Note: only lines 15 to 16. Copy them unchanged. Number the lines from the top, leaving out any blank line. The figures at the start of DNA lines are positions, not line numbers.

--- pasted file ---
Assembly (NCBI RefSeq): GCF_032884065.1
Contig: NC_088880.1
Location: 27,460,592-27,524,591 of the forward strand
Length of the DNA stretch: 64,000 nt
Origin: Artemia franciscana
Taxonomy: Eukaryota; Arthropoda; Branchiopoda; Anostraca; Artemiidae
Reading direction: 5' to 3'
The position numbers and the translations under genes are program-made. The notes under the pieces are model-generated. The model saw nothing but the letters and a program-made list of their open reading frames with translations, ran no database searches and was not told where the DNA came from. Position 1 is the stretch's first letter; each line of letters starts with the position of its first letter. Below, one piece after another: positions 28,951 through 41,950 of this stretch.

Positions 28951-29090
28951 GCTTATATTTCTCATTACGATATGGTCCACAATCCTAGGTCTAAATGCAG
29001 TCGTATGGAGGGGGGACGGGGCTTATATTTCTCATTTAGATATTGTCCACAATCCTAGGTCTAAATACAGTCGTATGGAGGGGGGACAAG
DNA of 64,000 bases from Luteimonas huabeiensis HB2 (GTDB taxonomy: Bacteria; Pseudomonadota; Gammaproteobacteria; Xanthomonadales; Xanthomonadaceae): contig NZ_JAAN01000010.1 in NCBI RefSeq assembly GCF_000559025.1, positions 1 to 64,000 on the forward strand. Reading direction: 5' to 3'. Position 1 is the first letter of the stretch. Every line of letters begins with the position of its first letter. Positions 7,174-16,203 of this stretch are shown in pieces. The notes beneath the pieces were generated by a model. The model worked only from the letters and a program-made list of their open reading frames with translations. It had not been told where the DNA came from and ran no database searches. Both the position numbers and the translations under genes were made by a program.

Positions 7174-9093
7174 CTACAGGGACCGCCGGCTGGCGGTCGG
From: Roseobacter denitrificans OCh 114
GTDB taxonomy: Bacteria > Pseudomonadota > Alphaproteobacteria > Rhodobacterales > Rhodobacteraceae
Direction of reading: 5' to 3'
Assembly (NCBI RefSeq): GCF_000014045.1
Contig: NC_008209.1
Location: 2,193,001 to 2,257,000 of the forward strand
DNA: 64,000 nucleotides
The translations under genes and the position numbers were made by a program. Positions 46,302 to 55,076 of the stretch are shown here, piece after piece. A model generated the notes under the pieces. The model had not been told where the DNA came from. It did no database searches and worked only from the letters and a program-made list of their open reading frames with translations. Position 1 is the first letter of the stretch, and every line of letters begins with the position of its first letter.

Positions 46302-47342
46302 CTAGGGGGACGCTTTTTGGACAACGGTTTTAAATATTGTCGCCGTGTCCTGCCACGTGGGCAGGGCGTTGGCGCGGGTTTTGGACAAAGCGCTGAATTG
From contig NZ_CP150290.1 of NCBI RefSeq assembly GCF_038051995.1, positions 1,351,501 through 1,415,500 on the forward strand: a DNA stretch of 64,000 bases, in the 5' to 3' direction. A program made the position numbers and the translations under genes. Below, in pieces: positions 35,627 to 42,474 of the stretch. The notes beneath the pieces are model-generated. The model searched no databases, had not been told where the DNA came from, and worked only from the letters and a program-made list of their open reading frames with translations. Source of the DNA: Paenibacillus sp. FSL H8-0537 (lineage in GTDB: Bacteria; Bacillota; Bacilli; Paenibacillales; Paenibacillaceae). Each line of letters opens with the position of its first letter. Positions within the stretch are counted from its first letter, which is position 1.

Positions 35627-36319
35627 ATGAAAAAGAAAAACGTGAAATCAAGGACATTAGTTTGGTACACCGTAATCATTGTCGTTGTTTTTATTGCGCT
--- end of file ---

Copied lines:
From: Roseobacter denitrificans OCh 114
GTDB taxonomy: Bacteria > Pseudomonadota > Alphaproteobacteria > Rhodobacterales > Rhodobacteraceae